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Elena McMahon is a reporter for the Washington Post and the unlikely inheritor of her father's complex and secretive life as an arms dealer for the U.S. Government in Central America. The year is 1984, and as she flies to an unnamed island off the coast of Costa Rica, she is oblivious to the spies, American military personnel, and the consequences of her father's errors that await her. She's also unprepared for the advances of Treat Morrison, an American diplomat whose service under six administrations has made him a "crisis junkie." Treat narrates this story, offering a unique perspective on Elena, a woman who abandons one life for another. --This text refers to an out of print or unavailable edition of this title.
Brilliantly written and flawlessly structured, Didion's first work of fiction since 1984's Democracy employs her trademark barbed-wire prose to tell a highly elliptical tale of political intrigue. Elena McMahon, a middle-aged woman of substantial wealth, is divorced and covering the 1984 presidential campaign for the Washington Post when she abruptly walks off her beat and goes to Florida to visit her ailing father. Soon, she has passively allowed herself to drift into a shady arms deal running between Florida and Central America, an enterprise that her father had set up but is physically incapable of seeing through. Didion takes risks in her choice of a nameless narrator, a writer who has only a peripheral knowledge of the people and events around which the story revolves. Indeed, the narrator is piecing together that story considerably after the fact. As a result, the characters are virtually ciphers: the narrator explicitly refuses to provide traditional motivation for their actions. The book is compulsively readable, however, an intellectual thriller that recalls Graham Greene?except that whereas Greene was concerned with the spirituality of desolation, Didion's characters operate in a spiritual void. The cold, detached tone is more than compensated for by the sharpness of Didion's prose and the artful suspense of her plot. This is a major work by one of the shrewdest observers of America's political and cultural life. 100,000 first printing; Random House Audio book.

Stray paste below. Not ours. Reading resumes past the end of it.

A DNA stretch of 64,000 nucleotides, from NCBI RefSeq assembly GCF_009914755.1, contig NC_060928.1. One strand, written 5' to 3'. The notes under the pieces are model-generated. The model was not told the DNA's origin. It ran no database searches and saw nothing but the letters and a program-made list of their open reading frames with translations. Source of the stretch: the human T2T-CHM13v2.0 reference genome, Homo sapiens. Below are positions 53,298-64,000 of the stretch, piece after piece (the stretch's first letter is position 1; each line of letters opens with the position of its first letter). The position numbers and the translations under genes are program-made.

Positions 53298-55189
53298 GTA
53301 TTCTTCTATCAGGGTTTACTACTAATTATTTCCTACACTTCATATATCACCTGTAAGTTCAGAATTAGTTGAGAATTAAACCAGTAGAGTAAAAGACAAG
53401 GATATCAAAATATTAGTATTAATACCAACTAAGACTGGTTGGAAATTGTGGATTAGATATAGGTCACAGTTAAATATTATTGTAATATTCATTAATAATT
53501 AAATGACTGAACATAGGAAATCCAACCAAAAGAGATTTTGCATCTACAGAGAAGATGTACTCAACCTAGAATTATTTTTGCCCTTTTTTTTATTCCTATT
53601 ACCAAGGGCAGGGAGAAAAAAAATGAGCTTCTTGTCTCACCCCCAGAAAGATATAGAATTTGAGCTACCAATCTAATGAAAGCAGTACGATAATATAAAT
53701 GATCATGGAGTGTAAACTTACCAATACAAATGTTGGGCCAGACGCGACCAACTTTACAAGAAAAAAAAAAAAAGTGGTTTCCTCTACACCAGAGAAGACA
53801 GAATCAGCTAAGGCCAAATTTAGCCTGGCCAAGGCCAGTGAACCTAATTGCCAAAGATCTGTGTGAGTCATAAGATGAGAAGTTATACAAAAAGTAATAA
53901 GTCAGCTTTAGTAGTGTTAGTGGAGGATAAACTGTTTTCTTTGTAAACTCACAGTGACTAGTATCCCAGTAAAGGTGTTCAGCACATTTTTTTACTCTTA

Copyright 1996 Reed Business Information, Inc. --This text refers to an out of print or unavailable edition of this title.
Context of time and location is all over the place. Boring as well. Some good knowledge of and interest in WW2 era is helpful. Read morePublished 3 months ago by Katiemylove
This book is a rarity-- experimental writing that isn't boring. That's because Didion isn't playing with words as with most experimental writing, but working them to show us "the... Read morePublished on July 3, 2013 by A Customer
If you have read a number of Joan Didion novels, particularly starting in the 1980s, she turns her attention progressively on our neighbors in to the south, and American meddling... Read morePublished on February 4, 2013 by Eric Maroney
This is the first Joan Didion book I've read; my impression is that she is a master stylist.
This is the story of Elena Kagan, reporter, wife of a powerful oilman,... Read more
Didion is a masterful writer, but after reading this one I'm beginning to agree with another reviewer who felt she does better with nonfiction. Read morePublished on September 7, 2010 by Poogy
In my view, Didion is as close to perfect as any living writer, and this book represents the top of her form. It is a quiet book, its excellence pervasive but never showy. Read morePublished on March 31, 2010 by Phineas Fogg
This is a great read. I wasn't sure if I was interested in the subject (not a big fan of conspiracy theories or the mid-80's), but I wanted to read a Joan Didion novel and this is... Read morePublished on April 26, 2009 by Sean's Mom
I have read several of Didion's non-fiction essay collections and this was the second of the writer's novels for me, after "Play It As It Lays. Read morePublished on January 26, 2007 by C. E. Stevens
Perhaps Didion has done as much as she can with her distinctive prose style, maybe she has gotten a little bored with it, and should have attempted something different. Read morePublished on December 4, 2006 by algo41